Even so, questions remain about the mechanism of action, efficacy (e.g., does it moderate progression of axial elongation?), the optimal dosage for myopia control, the effect of place and/or ethnicity on optimal dosage, and how atropine interacts with other myopia control interventions (e.g., does combining atropine with dual focus contact lenses or bifocal spectacles result in additive myopia control, does it multiply the effect, or do they interfere with each other?).

We advocate the evidence-based role of daily low-concentration atropine in moderating myopia progression so long as a clear administrative framework, patient safety protocols and drug cessation guidelines are employed.

In our opinion, this currently means considering prescription of 0.01% atropine for use in both eyes, once per day, at night, in appropriate patients.

Other pharmacological candidates


The use of pirenzepine 2% twice a day has been shown to have a significant myopia control effect over 2 years.4 There have been no studies about progression once treatment has stopped, so there is no information about a potential rebound effect. We are unaware of any jurisdictions in which pirenzepine is commercially available.


7-methylxanthine (7-mx) appears to exhibit a safe, significant myopia control effect in both animals and humans.5 As is the case with pirenzepine, there have been no studies about progression once treatment has stopped, so there is no information about a potential rebound effect. Denmark is the only jurisdiction we are aware of in which 7-mx is available and permitted for use.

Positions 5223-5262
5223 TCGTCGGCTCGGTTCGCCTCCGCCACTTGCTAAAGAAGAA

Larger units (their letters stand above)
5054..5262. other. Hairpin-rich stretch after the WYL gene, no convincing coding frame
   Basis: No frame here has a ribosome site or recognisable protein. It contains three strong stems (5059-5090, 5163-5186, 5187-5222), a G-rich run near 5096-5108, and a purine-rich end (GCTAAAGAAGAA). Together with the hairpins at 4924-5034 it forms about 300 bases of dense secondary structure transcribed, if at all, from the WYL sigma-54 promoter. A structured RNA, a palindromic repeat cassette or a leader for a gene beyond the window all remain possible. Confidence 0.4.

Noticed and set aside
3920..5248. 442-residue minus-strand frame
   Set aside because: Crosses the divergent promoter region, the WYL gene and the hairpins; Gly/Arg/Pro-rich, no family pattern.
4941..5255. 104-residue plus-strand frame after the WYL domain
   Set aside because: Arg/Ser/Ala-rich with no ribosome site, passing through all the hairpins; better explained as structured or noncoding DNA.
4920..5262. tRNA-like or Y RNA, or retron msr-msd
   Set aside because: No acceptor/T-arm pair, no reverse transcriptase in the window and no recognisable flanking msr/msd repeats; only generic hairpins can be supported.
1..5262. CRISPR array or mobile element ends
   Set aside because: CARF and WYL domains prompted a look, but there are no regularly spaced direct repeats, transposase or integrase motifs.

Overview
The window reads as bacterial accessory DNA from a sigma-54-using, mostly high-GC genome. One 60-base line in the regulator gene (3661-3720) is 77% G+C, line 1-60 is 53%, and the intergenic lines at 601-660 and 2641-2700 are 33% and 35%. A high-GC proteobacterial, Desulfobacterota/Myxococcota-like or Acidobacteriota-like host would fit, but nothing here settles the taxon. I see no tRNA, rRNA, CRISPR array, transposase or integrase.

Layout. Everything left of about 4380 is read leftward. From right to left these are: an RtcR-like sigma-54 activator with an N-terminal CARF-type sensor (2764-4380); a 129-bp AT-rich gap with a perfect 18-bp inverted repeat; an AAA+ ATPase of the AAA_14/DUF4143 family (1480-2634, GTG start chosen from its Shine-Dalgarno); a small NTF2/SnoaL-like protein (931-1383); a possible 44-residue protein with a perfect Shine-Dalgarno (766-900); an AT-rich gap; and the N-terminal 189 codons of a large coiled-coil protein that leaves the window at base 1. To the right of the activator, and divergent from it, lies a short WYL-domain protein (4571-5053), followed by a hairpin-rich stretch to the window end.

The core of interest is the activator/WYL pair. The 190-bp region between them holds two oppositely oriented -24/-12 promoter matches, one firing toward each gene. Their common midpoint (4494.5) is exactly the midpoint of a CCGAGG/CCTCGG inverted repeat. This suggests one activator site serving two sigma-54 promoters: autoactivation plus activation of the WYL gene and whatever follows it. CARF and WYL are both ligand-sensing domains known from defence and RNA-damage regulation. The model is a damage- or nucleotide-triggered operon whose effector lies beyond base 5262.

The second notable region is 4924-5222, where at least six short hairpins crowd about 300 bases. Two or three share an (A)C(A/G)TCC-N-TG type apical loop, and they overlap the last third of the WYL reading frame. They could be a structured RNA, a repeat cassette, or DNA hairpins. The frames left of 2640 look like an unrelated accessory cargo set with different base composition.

1 Chia A, Lu QS, Tan D. Five-year clinical trial on Atropine for the Treatment of Myopia 2: Myopia Control with atropine 0.01% eyedrops. Ophthalmol 2016; 123: 391-399.

2 Yam JC, Jiang Y, Tang SM, Law AKP, et al. Low-concentration Atropine for Myopia Progression (LAMP) study: a randomized, double-blinded, placebo-controlled trial of 0.05%, 0.025%, and 0.01% atropine eye drops in myopia control.Ophthalmol 2019; 126: 113-124.

3 Chia A, Chua W-H, Cheung Y-B, Wong W-L, et al. Atropine for the Treatment of Childhood Myopia: safety and efficacy of 0.5%, 0.1%, and 0.01% doses (ATOM2). Ophthalmol 2012; 119: 347-354.

4 Siatkowski RM, Cotter SA, Crockett RS, Miller JM, et al. Two-year multicenter, randomized, double-masked, placebo-controlled, parallel safety and efficacy study of 2% pirenzepine ophthalmic gel in children with myopia. J AAPOS 2008; 12: 332-339.

5 Trier K, Munk Ribel-Madsen S, Cui D, Brogger Christensen S. Systemic 7-methylxanthine in retarding axial eye growth and myopia progression: a 36-month pilot study. J Ocular Biol, Diseases and Informatics 2008; 1: 85-93.

6. Brennan N. Predicted reduction in high myopia for various degrees of myopia control. Contact Lens and Anterior Eye. 2012;35S:14-5.